German gummi bear maker aims for bigger share of U.S. market
Woodlawn-based Haribo of America building brand with new TV campaign
"Gummies were known in Europe for a long time ... but the market potential has not been fully achieved in the U.S.," said Christian Jegen, president of Haribo of America Inc. (Baltimore Sun photo by Lloyd Fox / March 28, 2012)
And that appetite is growing, if Haribo of America Inc.'s sales are any indication.
U.S. sales for the Woodlawn-based division of the German candy maker have grown in double digits in each of the past five years, and more than 20 percent in 2011, said Christian Jegen, president of Haribo of America.
Known for inventing gummi bears, Haribo began mass-marketing the fruity, chewy candy in the United States in the 1980s.
Research from the National Confectioners Association that shows continuing adult consumption means that the kids who grew up with gummies in the 1980s are continuing to consume the candy as adults, said Susan F. Whiteside, an NCA spokeswoman.
"I'm 37, and I remember when gummi candy became popular in elementary school," she said. "Now, it's not just gummi bears, it's gummi worms and so many more flavors. They're constantly capturing a new audience."
Haribo of America sees even more untapped demand. From offices off Security Boulevard where visitors are greeted by life-size images of Haribo's logo, a gold bear in red bow tie, Haribo is building its brand with a TV ad campaign, expanding its reach in stores and dreaming up new versions of the snack that once came in just five flavors — lemon, orange, strawberry, pineapple and raspberry.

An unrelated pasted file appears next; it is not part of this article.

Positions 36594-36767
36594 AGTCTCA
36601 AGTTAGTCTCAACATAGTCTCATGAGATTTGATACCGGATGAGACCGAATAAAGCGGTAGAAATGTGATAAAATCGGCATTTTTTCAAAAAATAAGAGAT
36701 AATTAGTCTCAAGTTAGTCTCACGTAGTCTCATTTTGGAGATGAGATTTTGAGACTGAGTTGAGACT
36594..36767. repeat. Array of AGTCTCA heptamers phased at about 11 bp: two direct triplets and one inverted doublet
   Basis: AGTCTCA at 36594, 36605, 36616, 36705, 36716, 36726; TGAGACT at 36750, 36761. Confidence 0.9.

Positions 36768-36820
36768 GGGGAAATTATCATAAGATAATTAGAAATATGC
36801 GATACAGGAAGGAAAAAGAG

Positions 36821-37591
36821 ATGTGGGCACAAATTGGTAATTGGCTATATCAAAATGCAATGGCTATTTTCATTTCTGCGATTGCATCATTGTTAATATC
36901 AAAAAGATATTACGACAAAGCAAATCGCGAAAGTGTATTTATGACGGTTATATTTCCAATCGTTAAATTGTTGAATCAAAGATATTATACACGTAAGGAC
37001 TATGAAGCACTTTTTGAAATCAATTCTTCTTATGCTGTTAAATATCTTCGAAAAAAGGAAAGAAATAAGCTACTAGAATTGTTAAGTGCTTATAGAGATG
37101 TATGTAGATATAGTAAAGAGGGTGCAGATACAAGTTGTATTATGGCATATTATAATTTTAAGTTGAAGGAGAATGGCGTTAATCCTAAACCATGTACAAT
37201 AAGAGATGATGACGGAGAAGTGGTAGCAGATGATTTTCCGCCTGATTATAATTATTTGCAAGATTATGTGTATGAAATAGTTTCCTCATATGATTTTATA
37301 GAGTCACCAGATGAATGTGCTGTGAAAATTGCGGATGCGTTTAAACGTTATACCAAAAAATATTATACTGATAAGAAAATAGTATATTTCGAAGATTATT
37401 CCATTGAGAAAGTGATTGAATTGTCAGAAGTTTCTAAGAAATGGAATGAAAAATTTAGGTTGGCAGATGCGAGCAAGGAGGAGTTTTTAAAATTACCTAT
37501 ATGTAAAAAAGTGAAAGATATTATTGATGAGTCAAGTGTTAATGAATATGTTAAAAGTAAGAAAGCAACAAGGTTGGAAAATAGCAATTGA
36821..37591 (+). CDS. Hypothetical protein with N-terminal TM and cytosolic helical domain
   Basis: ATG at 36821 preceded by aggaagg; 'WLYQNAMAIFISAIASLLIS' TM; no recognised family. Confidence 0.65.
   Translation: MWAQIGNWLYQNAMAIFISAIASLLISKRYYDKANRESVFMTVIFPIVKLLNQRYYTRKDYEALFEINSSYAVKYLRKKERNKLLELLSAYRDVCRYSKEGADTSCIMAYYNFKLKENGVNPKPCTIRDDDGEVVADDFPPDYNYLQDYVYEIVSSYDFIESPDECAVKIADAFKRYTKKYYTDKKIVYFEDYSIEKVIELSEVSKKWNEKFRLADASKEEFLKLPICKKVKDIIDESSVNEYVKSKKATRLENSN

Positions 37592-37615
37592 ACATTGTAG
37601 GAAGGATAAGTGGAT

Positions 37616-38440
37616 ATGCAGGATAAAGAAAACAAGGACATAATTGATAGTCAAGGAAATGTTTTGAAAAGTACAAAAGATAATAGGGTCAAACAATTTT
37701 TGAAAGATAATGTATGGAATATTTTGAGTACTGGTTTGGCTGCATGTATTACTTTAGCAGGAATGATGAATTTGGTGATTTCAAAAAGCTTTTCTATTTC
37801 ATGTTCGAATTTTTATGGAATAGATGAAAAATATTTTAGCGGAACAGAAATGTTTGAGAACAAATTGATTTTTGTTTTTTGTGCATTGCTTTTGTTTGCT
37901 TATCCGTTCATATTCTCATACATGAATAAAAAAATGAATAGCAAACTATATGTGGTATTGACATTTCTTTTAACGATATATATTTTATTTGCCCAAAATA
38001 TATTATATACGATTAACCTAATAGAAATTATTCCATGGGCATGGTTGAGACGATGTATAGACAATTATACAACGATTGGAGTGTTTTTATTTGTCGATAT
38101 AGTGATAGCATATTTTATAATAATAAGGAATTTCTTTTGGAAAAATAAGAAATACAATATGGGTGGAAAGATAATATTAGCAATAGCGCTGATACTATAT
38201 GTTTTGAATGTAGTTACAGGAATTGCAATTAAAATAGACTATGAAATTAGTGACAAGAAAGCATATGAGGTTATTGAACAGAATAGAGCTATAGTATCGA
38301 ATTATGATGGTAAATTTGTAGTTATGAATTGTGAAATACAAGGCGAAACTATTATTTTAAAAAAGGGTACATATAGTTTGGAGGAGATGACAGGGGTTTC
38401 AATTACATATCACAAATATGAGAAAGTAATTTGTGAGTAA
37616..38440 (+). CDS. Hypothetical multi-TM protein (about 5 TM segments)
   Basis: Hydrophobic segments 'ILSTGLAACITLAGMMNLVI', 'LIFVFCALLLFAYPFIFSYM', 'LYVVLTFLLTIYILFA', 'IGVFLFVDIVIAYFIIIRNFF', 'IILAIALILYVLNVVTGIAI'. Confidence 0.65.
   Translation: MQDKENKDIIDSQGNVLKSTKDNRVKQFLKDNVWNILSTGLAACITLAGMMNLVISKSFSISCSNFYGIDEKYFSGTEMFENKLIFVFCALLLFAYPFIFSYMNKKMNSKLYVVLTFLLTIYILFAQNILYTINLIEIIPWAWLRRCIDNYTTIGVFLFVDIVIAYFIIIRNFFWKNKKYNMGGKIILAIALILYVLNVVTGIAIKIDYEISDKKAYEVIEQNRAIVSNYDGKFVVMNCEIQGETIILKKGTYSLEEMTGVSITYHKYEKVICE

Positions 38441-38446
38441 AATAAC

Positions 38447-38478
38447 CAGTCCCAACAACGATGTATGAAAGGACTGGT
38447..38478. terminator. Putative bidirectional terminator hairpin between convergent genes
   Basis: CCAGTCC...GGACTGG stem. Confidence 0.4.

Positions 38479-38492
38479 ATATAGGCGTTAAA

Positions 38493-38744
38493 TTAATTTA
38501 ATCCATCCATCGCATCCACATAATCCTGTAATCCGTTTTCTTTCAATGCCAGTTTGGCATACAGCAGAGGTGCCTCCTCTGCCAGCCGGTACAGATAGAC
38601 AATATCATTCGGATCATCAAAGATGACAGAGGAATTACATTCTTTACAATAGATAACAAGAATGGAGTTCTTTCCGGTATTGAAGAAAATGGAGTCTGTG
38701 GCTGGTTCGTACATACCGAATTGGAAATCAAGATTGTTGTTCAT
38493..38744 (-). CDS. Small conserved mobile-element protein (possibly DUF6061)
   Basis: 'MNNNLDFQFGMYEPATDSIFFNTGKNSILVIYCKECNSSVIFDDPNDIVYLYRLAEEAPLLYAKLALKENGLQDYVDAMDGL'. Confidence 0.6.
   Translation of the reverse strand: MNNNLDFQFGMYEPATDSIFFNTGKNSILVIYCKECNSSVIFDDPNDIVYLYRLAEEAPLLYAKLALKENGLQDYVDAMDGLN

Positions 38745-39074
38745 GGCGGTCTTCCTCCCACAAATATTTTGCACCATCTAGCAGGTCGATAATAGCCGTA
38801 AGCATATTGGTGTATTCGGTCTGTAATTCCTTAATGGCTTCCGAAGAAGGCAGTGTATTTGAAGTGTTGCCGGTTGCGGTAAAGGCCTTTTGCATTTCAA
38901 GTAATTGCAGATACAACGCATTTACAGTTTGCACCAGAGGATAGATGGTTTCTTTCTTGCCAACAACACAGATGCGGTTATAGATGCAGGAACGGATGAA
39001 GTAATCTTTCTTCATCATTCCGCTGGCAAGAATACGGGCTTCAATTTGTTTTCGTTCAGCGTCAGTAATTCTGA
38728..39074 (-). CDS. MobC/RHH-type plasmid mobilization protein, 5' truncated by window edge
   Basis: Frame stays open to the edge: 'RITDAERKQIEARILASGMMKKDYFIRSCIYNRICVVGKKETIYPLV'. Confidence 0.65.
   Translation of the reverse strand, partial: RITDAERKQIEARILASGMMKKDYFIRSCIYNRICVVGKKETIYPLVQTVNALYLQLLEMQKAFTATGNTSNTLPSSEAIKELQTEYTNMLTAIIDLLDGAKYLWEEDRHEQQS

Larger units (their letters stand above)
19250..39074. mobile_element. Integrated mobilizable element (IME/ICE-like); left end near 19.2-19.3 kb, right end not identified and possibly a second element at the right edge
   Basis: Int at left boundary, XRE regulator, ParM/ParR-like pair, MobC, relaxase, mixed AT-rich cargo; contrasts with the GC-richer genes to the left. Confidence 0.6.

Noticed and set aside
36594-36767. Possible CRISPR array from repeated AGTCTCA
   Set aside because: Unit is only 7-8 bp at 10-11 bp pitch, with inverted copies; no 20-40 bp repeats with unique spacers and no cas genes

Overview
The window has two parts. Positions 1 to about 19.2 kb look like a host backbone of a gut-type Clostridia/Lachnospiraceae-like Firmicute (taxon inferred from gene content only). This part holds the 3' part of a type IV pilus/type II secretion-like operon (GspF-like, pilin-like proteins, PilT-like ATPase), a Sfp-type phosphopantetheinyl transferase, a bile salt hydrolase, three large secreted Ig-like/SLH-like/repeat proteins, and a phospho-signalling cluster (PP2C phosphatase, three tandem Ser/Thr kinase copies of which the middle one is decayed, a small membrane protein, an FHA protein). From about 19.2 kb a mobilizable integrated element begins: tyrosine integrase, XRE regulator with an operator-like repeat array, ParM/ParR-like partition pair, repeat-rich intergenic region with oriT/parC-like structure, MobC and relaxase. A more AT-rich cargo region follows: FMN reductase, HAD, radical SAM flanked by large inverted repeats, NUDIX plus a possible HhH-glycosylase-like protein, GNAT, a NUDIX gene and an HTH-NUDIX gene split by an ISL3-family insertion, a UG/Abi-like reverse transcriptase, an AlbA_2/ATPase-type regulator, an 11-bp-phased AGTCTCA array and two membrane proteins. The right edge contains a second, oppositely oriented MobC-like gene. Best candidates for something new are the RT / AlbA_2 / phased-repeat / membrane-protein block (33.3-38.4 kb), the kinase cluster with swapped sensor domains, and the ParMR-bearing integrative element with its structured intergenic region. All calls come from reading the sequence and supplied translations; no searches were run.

Despite higher raw-material costs, there's more opportunity in the gummi category, Jegen said. Consumers are looking for a fat-free, gluten-free candy alternative, he said.
"Gummies were known in Europe for a long time … but the market potential has not been fully achieved in the U.S.," Jegen said.
Candy sales have continued to fare well even in a difficult economy.
Confectionery sales rose 3.9 percent last year compared with 2010, and sales of chewy candy, Haribo's category, rose 3.1 percent, the NCA reported in December. About $29 billion worth of confections were sold in the U.S. in 2009, the latest dollar figures available, with nonchocolate candy making up about a third, the NCA reported.
"It's not a necessity, and it's not on the grocery list every week, but it brings happiness," Whiteside said. "Consumers continue to buy candy. It's not that expensive, not like taking a vacation or a new car."
While some candy has associations with holidays — chocolate bunnies and jelly beans with Easter, candy corn with Halloween — gummi candy sells well year-round, particularly during warmer months, when sales of chocolate slide, Whiteside said.
Gummi candies made by Haribo and other manufacturers have become big sellers for The Candy Store, a small 9-year-old retailer in Colonial Village Shopping Center in Pikesville, said Yehuda Nelkin, a manager and one of the owners.
"Once I saw what was going on with the gummies, we set one area of the store just for the gummies," he said. "The gummies sell 75 percent better than the rest of the candy. We sell pounds and pounds of it. When we have people coming in, there's a very good chance they're going to be buying some gummies."
The shop's two dozen varieties now include gummi bears, gummi dog bones, twin cherry gummies, mini fruit gummies and others. The retailer also gets orders from customers who serve gummies at "candy bars" at weddings and other parties as well as from ice cream shops that sell them as toppings, Nelkin said.
Before Haribo moved into the U.S. market in the early 1980s, its gummi candies were imported and sold mainly in specialty stores. Haribo has since expanded into supermarkets, drugstores and mass merchants such as Wal-Mart.
Wider distribution has spurred Haribo's rapid sales growth, said Jegen, who declined to disclose actual sales figures for the U.S. division.
With gummi bears as Haribo's top-selling U.S. product, the company is striving to become the dominant player in the gummi category among its many competitors, including big candy and food companies such as Mars and Kraft, and smaller private labels.